Prospectus

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Accounting

Course 2010-2011

This course is aimed at introducing students to financial and management accounting and related financial management, with an emphasis on basic knowledge of the accounting concepts, rules and principles and the application of these elements to the business environment. The course is structured around six interactive lectures and self-study and designed as an intensive six-week 3 EC course (equivalent to 84 hours). Students examine the accounting function and its role in modern business, Basic accounting theory and principles are examined, and some of the more important contemporary accounting developments are reviewed. This course is designed for consumers as opposed to producers of accounting.
The idea is to make the exercises in advance – in groups -, in order to reinforce your knowledge and understanding. Moreover I will hand over case studies which we will work out in class and related articles as readers. To enliven the presentations, I will share with you personal practical experiences and personal appearances of guest speakers, also to match the link with ICT. For the exam itself, I will make use of one case study.

Learning objectives

By the end of the course, the student should be able to:

  • Understand and discuss the role of financial and management accounting and related financial management;
  • How basic knowledge of the accounting concepts and rules and their impact and application to the business environment;
  • Critically assess published studies and be able to read, interpret and analyze the primary financial statements and financial reports;
  • Understand and be able to use and analyze the balance sheet and income statements, based on the accounting equation and accrual accounting;
  • Understand and be able to use and analyze the statement of cash flows;
  • Master the skills involved to use accounting information to make judgments about firm performance, including trend analysis, profitability analysis and liquidity analysis.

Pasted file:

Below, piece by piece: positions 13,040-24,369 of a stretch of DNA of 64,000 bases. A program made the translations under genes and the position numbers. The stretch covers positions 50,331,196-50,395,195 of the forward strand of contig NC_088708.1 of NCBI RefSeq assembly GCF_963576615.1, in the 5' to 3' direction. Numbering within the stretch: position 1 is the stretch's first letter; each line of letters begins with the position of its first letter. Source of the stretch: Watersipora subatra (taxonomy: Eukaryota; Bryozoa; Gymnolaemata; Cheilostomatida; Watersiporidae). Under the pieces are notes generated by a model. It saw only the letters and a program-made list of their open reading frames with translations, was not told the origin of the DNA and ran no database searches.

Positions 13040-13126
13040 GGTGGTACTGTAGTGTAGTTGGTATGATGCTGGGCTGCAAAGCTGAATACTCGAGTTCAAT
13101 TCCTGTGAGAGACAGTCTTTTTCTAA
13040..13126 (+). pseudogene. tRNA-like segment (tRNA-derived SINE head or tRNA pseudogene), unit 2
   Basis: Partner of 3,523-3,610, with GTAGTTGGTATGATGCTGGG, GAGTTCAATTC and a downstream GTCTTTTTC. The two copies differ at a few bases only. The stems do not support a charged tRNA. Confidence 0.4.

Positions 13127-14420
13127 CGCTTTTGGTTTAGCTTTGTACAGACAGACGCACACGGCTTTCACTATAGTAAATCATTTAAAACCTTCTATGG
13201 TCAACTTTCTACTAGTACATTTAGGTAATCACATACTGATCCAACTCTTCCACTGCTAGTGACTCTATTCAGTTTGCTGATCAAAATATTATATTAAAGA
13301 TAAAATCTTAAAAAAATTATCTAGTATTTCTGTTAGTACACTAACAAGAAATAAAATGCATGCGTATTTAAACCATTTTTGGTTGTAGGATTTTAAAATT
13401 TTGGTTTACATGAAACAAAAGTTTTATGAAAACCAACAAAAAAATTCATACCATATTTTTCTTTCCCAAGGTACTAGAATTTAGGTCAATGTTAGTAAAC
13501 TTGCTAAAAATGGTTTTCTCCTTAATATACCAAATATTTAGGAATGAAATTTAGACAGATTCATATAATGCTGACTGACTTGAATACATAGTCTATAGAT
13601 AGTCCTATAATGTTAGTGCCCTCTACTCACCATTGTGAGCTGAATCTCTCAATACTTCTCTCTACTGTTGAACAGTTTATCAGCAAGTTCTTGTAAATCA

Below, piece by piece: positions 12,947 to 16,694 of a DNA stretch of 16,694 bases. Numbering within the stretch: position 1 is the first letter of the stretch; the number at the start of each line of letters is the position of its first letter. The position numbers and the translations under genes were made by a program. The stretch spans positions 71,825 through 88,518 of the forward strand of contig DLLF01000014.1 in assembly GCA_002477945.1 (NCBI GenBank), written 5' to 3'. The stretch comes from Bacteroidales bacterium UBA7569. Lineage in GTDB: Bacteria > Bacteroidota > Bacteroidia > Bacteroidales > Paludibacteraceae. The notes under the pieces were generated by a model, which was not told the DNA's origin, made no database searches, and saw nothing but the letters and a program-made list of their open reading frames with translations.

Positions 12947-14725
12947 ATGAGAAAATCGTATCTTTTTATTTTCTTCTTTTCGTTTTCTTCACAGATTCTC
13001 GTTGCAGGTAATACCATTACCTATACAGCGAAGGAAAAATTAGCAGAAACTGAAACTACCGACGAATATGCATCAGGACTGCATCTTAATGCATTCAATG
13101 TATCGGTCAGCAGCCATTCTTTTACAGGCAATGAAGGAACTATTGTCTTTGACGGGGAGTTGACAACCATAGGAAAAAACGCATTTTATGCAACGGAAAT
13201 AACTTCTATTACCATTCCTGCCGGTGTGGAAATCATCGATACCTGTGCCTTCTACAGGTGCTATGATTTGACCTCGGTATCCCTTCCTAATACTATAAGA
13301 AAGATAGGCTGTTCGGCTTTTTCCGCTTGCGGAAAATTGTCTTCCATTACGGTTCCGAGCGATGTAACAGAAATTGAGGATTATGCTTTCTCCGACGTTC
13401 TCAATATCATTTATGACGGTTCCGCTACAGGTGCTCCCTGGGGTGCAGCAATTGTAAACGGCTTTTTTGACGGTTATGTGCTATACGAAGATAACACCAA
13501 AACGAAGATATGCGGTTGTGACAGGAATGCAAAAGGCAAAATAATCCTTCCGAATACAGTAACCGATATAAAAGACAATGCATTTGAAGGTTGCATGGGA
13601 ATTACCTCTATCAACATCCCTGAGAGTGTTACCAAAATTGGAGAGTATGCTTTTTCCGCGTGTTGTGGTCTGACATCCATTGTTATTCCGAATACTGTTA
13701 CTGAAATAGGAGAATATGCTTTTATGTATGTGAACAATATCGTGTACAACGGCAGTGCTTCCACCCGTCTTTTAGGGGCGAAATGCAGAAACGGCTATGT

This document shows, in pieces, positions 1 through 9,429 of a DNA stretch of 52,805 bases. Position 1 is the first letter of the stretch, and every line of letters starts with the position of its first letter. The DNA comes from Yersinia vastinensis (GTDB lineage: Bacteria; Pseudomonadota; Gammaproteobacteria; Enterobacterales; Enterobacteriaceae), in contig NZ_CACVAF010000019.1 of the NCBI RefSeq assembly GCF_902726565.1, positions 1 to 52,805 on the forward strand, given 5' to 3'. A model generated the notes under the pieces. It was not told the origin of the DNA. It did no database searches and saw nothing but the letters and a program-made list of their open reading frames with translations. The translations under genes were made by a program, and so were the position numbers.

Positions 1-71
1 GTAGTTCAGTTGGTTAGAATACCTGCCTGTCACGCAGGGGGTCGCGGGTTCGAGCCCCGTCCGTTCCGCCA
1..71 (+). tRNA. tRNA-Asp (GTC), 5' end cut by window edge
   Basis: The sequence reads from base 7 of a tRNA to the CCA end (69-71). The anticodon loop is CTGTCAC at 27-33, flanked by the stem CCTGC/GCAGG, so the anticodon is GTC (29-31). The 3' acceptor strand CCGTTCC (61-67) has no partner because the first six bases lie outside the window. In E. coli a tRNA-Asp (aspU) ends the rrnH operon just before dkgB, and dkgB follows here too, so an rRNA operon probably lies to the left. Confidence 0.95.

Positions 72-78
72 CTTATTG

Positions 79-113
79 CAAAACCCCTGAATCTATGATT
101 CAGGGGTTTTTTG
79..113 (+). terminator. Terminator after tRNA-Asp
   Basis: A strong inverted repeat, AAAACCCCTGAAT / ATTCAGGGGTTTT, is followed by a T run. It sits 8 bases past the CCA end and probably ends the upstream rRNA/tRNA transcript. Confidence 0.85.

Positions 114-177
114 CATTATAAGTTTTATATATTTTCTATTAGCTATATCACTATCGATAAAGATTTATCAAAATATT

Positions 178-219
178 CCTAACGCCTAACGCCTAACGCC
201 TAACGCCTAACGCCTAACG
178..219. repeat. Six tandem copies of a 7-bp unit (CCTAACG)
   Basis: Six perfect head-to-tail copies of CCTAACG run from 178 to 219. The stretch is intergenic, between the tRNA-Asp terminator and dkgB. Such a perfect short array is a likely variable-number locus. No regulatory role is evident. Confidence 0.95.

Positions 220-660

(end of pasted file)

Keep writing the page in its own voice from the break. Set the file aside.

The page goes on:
Readings and other course material

  • Atrill & McLaney (2006) Accounting and Finance for Non-Specialists (5th ed.), Pearson.
  • Additional articles will be made available through blackboard and assigned for each session.

Grading

You will be evaluated and graded for this course on the following basis: 20% class participation Accounting is an international business language and is to a large degree about discussing and communicating ideas, argumentation and results. This course is no exception, and training –and assessing- your ability to constructively engage in discussions about accounting concepts is essential. 20% Presentation In session 3-5 we will cover presentations by teams of students who will be asked to present and discuss the exercises assigned for each chapter. For this you will be assigned to a team. Detailed instructions will be given on the first day of class. 20% Quizzes Session 2-5 will start with a short multiple choice quiz and questions (10 minutes) related to the reading materials assigned for that day. Each assignment is worth 5%. 40% Final exam A closed-book exam, with essay questions on all materials discussed in the lectures and the assigned readings.